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US Soccer president Carlos Cordeiro resigns amid firestorm over sexist legal strategy

The embattled Cordeiro said the U.S. Soccer Federation needed to go in ‘a new direction.’

U.S. Soccer president Carlos Cordeiro resigned Thursday amid an avalanche of criticism that the federation has used sexist and demeaning legal arguments against the U.S. women’s national team under his watch.

“My one and only mission has always been to do what is best for our federation, and it has become clear to me that what is best right now is a new direction,” he wrote in an open letter posted to his Twitter feed. “The arguments and language contained in this week’s legal filing caused great offense and pain, especially to our extraordinary women’s national team players who deserve better. It was unacceptable and inexcusable.”

Cordeiro is referring to a rebuttal from U.S. Soccer filed Monday in the U.S. women’s national team’s wage discrimination lawsuit. In it, U.S. Soccer argued that women have inherently less “ability” than men, which “is materially influenced by the level of certain physical attributes, such as speed and strength.” The filing said this wasn’t a “sexist trope” but simply “indisputable science.”

Players on the USWNT responded Wednesday night in a silent protest before their game against Japan by wearing their training shirts inside-out, so only the outline of the U.S. Soccer crest could be seen. Cordeiro issued an apology letter during the game, which did little to quell the criticism directed at him.

After the game Megan Rapinoe denounced the language of the legal filing to ESPN, saying that the team felt sexism was among the “undercurrent feelings” in how U.S. Soccer dealt with the team, but to see the language in the legal filing was “really disappointing.”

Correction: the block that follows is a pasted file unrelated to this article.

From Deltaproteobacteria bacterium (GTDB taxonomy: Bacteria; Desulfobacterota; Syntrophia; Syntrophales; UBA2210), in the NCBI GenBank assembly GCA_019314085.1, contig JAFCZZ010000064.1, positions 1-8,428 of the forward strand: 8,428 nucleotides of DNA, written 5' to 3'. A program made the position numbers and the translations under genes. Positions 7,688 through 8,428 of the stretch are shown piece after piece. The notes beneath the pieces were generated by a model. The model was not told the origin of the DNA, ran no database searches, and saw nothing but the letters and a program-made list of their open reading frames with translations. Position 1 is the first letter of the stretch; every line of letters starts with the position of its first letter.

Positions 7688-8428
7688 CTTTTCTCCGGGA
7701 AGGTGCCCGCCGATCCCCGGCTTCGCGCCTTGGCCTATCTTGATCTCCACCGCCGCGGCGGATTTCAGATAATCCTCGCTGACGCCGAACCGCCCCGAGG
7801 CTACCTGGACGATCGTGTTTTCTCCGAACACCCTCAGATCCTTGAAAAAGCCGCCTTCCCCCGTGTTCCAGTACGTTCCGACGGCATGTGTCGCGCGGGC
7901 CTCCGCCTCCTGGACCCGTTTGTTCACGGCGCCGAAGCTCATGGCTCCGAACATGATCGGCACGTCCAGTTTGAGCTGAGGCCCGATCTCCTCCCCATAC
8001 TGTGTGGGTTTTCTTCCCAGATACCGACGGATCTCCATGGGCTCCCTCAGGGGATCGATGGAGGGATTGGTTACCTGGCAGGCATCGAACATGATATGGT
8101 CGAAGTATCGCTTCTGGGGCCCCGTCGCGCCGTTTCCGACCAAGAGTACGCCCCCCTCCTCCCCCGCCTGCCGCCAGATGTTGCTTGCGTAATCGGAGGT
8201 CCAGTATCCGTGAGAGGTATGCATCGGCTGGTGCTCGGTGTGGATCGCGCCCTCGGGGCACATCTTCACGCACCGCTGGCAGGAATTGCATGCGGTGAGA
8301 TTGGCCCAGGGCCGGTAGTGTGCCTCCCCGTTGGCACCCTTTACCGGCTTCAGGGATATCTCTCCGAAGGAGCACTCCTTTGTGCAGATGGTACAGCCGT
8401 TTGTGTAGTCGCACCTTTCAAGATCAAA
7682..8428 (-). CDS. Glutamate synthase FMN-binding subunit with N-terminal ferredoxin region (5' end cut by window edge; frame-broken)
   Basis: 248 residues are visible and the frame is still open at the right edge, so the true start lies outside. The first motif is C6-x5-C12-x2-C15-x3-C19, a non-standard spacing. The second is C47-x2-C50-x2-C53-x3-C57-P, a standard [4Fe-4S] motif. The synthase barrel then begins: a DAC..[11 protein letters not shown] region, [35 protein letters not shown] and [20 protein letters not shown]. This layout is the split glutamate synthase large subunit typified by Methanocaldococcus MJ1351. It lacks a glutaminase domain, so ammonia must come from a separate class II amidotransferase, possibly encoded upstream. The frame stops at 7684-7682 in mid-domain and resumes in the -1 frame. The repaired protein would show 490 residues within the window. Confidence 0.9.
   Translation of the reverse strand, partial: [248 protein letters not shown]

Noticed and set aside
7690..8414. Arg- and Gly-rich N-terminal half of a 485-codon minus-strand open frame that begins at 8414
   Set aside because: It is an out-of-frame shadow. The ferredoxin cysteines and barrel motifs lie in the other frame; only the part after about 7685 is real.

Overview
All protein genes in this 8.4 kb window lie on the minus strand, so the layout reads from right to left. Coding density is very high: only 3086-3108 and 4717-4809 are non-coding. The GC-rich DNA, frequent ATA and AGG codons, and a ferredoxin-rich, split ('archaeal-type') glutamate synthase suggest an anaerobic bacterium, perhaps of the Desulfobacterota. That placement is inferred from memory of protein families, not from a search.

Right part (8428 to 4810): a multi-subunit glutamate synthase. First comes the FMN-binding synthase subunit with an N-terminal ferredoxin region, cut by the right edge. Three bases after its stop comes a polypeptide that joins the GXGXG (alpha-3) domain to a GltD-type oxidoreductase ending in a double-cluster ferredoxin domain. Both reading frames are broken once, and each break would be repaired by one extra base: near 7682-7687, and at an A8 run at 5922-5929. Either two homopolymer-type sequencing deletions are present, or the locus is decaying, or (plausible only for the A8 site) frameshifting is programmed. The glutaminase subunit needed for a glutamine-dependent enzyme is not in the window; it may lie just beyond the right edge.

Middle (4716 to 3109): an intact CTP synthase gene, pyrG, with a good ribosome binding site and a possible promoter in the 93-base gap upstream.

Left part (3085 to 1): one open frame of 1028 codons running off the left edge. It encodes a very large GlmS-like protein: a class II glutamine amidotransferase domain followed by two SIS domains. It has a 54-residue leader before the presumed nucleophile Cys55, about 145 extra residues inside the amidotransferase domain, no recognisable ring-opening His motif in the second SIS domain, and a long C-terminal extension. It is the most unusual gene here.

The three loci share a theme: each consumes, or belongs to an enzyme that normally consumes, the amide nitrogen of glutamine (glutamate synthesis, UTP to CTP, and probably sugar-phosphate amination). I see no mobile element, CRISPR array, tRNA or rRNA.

Molly Levinson, the USWNT’s spokeswoman for the lawsuit issued a statement after the news: “While it is gratifying that there has been such a deafening outcry against USSF’s blatant misogyny, the sexist culture and policies overseen by Carlos Cordeiro have been approved for years by the board of directors of USSF. This institution must change and support and pay women players equally.”

In his resignation letter, Cordeiro says that he wasn’t aware U.S. Soccer was making these arguments.

“I did not have the opportunity to fully review the filing in its entirety before it was submitted, and I take responsibility for not doing so,” he wrote. “Had I done so, I would have objected to language that did not reflect my personal admiration for our women’s players or our values as an organization.”

Since Monday’s filing, Cordiero has been heaped with criticism from all corners of U.S. Soccer. Former USWNT stars Heather O’Reilly and Abby Wambach called on Cordeiro to resign, while other voices expressed dismay at U.S. Soccer’s rhetoric.

Taking Cordeiro’s place will be U.S. Soccer’s vice president, Cindy Cone, a former USWNT player. According to the federation’s bylaws, she will serve as president until the next U.S. Soccer annual general meeting, which is planned for February 2021.

USWNT great Mia Hamm said she expects her former teammate to do well stepping into the role.

I have known Cindy Parlow Cone for over two decades as both a teammate and friend,” Hamm tweeted. “She has always led with integrity and a commitment to others. I have no doubt that she will dedicate herself to making our game better for all.”

Cone will be the first woman to serve as president of U.S. Soccer.




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